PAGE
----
Development, according to Escobar’s critique, should not only be seen as an instrument of economic control, but as a strategy and an invention of the ‘First World’ about the ‘underdevelopment’ of the ‘Third World’ (Escobar, 1992). To examine development as discourse requires understanding why so many countries started to see themselves as ‘underdeveloped’ and how ‘to develop’ became a fundamental goal and problem for them. And finally, how it was made real through the formation of many strategies and programs (Escobar, 1992). ‘Development’ inevitably shapes social relations and ways of thinking. Escobar argues that all the aspects of development: industrialization, macroeconomic policy, integrated rural development and so on, all repeat the same basic truth: development is about paving the way for the achievement of those conditions that characterize rich societies.

Vandana Shiva’s arguments are opposing this ‘basic truth’. According to her, we should not pave the way to a modernized society, because it is based on growth. Growth is an ill-conceived measure and we should leave it behind us. If growth is not what should be pursued, then the way we conceptualize development should be rejected. The notion of development is highly critiqued by Escobar: ‘seeking to eradicate all problems, development actually ended up multiplying them to infinity’ (1992: 25). He states that development, embodied in many institutions, practices and structures has had a profound (negative) effect on the ‘Third World’. I do not fully agree with this idea in the sense that all forms of development are essentially harmful, I think that the term development and economic growth are often used interchangeably, however, as we have seen, nowadays alternative ways of viewing development have become mainstream. I do, however, agree with Escobar that the way that language was used framing the problems in the Global South, has had great impact on policies and practices, some of which have indeed done more harm than good.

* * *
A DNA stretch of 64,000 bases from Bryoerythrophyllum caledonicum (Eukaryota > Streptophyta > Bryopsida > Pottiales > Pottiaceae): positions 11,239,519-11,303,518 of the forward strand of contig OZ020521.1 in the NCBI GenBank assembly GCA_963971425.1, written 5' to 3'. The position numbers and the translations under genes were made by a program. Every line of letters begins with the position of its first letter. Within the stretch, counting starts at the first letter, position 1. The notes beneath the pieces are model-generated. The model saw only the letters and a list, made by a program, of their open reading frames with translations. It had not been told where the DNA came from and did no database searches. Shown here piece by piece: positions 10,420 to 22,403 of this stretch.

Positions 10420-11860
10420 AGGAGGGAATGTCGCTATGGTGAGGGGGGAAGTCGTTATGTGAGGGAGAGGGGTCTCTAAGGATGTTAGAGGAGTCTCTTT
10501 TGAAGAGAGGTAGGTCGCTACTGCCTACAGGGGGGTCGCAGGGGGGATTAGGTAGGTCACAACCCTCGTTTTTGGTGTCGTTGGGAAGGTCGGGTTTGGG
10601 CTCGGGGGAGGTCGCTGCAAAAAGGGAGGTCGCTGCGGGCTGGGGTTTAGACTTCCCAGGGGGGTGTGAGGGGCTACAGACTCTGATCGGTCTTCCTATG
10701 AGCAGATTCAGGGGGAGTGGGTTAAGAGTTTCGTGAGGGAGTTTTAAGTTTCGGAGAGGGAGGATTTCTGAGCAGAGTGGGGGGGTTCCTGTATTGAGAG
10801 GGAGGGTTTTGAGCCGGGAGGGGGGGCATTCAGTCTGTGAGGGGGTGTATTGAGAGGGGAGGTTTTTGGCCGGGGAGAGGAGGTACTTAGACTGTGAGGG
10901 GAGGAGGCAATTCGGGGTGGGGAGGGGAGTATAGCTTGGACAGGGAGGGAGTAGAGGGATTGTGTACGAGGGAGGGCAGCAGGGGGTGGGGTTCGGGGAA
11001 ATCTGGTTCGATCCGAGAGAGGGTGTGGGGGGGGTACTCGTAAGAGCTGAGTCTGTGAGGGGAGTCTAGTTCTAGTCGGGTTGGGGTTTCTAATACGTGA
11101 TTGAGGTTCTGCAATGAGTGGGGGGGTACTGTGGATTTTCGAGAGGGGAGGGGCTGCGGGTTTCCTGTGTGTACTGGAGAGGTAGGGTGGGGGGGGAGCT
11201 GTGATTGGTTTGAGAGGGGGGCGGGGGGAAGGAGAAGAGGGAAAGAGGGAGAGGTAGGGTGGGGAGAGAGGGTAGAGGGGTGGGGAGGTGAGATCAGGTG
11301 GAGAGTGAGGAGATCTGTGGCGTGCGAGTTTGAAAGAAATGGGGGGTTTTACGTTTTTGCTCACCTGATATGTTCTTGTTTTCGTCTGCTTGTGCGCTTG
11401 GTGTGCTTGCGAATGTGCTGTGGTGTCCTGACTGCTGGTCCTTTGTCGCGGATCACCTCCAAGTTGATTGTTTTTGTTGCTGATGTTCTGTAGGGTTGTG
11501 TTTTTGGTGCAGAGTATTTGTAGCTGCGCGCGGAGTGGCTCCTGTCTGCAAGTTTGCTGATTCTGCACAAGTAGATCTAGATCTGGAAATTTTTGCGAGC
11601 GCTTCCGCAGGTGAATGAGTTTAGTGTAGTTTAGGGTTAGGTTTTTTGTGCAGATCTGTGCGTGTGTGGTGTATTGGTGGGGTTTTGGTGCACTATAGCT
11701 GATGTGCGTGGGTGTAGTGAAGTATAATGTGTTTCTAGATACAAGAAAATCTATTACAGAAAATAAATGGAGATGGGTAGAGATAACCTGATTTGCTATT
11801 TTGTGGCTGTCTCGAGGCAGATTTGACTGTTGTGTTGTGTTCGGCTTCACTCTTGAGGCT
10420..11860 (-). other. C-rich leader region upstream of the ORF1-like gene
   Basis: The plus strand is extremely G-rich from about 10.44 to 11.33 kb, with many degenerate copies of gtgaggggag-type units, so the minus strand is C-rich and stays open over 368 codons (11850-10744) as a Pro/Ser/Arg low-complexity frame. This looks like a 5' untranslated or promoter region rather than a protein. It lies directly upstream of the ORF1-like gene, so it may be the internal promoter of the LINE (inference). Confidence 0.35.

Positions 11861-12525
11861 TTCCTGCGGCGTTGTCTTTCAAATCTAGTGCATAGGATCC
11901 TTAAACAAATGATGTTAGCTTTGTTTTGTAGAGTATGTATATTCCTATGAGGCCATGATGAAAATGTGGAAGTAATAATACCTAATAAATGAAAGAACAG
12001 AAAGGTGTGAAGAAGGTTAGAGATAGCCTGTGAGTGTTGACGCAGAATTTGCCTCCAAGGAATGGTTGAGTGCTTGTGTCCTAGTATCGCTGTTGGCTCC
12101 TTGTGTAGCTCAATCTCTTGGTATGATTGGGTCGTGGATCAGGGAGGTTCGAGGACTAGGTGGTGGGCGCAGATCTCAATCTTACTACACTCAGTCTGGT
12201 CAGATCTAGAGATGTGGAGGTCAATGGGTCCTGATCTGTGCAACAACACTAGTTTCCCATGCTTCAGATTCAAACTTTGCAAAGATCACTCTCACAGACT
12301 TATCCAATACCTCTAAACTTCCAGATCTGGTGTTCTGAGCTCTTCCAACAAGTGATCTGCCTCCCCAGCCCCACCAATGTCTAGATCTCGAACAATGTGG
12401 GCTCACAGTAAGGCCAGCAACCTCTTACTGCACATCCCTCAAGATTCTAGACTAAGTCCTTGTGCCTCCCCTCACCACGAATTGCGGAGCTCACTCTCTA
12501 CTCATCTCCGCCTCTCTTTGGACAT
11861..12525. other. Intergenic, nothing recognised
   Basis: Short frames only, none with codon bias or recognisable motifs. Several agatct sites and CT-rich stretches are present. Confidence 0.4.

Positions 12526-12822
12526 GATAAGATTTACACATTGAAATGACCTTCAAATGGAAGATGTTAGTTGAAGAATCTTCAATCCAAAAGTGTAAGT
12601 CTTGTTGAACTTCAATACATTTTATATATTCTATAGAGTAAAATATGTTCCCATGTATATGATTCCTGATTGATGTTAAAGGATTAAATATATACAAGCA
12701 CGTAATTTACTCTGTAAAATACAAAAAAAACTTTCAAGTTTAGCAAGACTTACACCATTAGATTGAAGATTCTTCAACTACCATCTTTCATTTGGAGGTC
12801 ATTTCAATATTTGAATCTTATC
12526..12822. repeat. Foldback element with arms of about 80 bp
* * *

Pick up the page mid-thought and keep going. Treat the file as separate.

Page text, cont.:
This view of development as discourse is fundamentally different from analyses carried out from different perspectives, such as dependency theory, modernization theory or even alternative development; they propose to modify the current regime of development (Escobar, 1992). They try to find ways to alter certain aspects or revise theories and perspectives, but in end the goal is always the same: development conceptualized as growth. This is reflected in the BBC debate, three debaters are speaking about ways to alter the current systems, but only Vandana Shiva rejects the system as a whole.



(This article is one chapter out of a paper written for the University of Amsterdam)